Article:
Private investigators perform a variety of functions for companies or individuals in the areas of information gathering and security. They also do work for attorneys, insurance companies and public agencies. All this activity requires private investigator liability insurance for the individual or the firm involved. Read on for more information about PI coverage.
Private investigators work in a surprisingly large number of areas. Here are some of the functions performed by private investigators:
The right insurance for private investigators will vary from one business to another. If you are a PI, you may need a number of different insurance policies to completely cover your risks. For starters, most PIs require the same general types of insurance as any business:
In addition, depending on the type of work you do and whether you hire employees, you may need a number of specialized coverages, such as:
A great deal of the work done by private investigators involves researching information or developing data that will be used by others to make significant decisions, such as choices regarding hiring or firing, marriage, contracts, or whether or not to do business with another party.
As a private investigator, you may find yourself responsible for a financial loss by another person or business in a number of ways. For example, you may face this risk if:
These situations will not be covered by a general liability policy because there is no bodily injury or property damage involved. Only a professional liability policy will protect you in this situation. "Errors and omissions" or "E & O" risks are inherent in any business that provides consulting services or provides information and advice, and this is particularly true of PIs.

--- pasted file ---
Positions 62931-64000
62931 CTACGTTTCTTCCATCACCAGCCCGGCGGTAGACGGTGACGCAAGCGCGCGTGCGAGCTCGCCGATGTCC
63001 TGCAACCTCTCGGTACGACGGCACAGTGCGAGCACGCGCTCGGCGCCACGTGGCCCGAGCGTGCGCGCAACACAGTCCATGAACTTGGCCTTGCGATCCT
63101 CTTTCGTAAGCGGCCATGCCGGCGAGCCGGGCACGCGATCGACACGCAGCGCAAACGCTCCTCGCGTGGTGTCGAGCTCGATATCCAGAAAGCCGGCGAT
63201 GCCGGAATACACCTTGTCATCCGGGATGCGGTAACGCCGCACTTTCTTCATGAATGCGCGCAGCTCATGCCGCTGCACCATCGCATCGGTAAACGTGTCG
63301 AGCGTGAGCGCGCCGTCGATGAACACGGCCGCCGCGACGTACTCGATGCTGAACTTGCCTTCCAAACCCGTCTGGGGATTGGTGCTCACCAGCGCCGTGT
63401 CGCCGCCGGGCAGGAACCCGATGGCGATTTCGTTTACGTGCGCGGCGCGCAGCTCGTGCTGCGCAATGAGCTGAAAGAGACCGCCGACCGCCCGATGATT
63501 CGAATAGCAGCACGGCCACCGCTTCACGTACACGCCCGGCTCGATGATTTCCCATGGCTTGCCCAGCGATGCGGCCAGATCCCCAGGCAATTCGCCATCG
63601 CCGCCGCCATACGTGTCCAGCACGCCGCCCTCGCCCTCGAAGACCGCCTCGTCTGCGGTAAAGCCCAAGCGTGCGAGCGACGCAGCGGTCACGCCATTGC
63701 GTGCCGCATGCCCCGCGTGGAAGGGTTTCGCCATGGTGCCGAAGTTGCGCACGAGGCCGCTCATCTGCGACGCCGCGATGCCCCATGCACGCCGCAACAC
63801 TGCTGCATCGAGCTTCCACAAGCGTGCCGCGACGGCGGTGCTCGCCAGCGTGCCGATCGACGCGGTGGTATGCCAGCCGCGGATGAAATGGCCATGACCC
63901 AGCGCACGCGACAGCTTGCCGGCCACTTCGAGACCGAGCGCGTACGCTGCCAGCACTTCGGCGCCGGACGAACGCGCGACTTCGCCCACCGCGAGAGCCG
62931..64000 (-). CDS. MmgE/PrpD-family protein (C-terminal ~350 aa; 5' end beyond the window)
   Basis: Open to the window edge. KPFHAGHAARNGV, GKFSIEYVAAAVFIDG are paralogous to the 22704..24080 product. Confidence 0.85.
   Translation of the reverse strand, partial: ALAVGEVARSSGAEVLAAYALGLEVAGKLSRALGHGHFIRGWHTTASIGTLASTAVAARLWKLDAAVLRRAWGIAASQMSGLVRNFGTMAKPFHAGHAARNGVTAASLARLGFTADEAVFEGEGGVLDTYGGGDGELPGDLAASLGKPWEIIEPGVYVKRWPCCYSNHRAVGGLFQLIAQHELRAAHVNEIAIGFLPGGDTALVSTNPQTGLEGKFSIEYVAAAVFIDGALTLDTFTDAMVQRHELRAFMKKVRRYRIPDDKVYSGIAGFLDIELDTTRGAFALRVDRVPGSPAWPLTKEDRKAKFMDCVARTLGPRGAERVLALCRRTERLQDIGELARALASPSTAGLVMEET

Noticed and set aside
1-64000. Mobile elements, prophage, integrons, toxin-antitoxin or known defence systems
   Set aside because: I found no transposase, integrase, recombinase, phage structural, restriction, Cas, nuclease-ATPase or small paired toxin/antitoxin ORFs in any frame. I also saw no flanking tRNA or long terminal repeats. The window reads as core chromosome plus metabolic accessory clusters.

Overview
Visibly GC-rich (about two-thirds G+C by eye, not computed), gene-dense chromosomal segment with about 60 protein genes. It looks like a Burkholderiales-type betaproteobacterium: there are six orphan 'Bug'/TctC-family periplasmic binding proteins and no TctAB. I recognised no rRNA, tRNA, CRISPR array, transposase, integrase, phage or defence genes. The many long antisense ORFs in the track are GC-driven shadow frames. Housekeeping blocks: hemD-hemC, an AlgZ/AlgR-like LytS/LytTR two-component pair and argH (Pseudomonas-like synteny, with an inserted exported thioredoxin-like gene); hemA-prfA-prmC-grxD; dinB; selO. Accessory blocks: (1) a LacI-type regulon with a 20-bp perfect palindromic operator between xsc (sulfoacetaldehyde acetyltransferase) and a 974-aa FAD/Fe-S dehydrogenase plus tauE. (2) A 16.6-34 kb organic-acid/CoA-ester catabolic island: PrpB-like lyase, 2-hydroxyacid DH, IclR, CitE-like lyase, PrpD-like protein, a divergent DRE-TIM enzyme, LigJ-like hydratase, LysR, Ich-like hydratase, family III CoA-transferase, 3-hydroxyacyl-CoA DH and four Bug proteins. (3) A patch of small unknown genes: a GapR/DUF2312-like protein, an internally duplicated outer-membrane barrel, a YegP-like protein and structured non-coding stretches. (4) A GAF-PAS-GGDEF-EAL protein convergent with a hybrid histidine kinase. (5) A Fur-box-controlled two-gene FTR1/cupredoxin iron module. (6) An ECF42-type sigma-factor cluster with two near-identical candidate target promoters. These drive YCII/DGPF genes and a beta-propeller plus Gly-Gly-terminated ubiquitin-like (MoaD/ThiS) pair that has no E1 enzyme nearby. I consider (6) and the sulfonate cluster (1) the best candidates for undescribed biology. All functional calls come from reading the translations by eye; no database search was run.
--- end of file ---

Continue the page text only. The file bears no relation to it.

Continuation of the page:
Professional liability for private investigators may be one of the most important coverages you can buy to protect yourself against liability risks.
Some private investigator work can involve situations where physical confrontation may be necessary. For example, you may face this risk if you are involved in any of the following:
In order to get the proper protection, you will need for your insurance company to amend or waive the assault and battery exclusion in a standard general liability policy. Only a company specializing in private investigator liability insurance will consider taking this step.
Some of the work done by private investigators involves guarding or securing property. For example, a department store might hire you as a PI if it is experiencing substantial inventory shortages and suspects that some of its employees are to blame. As the private investigator hired to look into the situation, you would have access to the entire store. A difficult insurance situation can arise if you inadvertently cause damage to some of the store's property while looking for evidence.
A standard general liability policy excludes liability for property in the "care, custody or control" of the insured. Your insurance carrier could well exert this exclusion in this scenario. The solution is to work with your insurance agent to create an amendment to the basic policy, providing a sub-limit for property damage otherwise excluded by the care, custody and control provision.
This is highly technical work and you need a knowledgeable agent who specializes in commercial coverage to help you through this and other concerns pertaining to private investigator insurance coverage.
As a private investigator, you may be called upon to perform a wide range of services, many of them involving potential exposure to legal action if you make a mistake, or do not complete an agreed-upon duty as expected. Only a well-designed insurance program will offer you the protection you need.
Research the costs and the options before you buy. It's important to get a few quotes first, and consider what risks and liabilities you face in your line of work. Consulting with a lawyer, financial planner, and an insurance agent can give you some clear direction on the kinds of coverage you need to stay protected.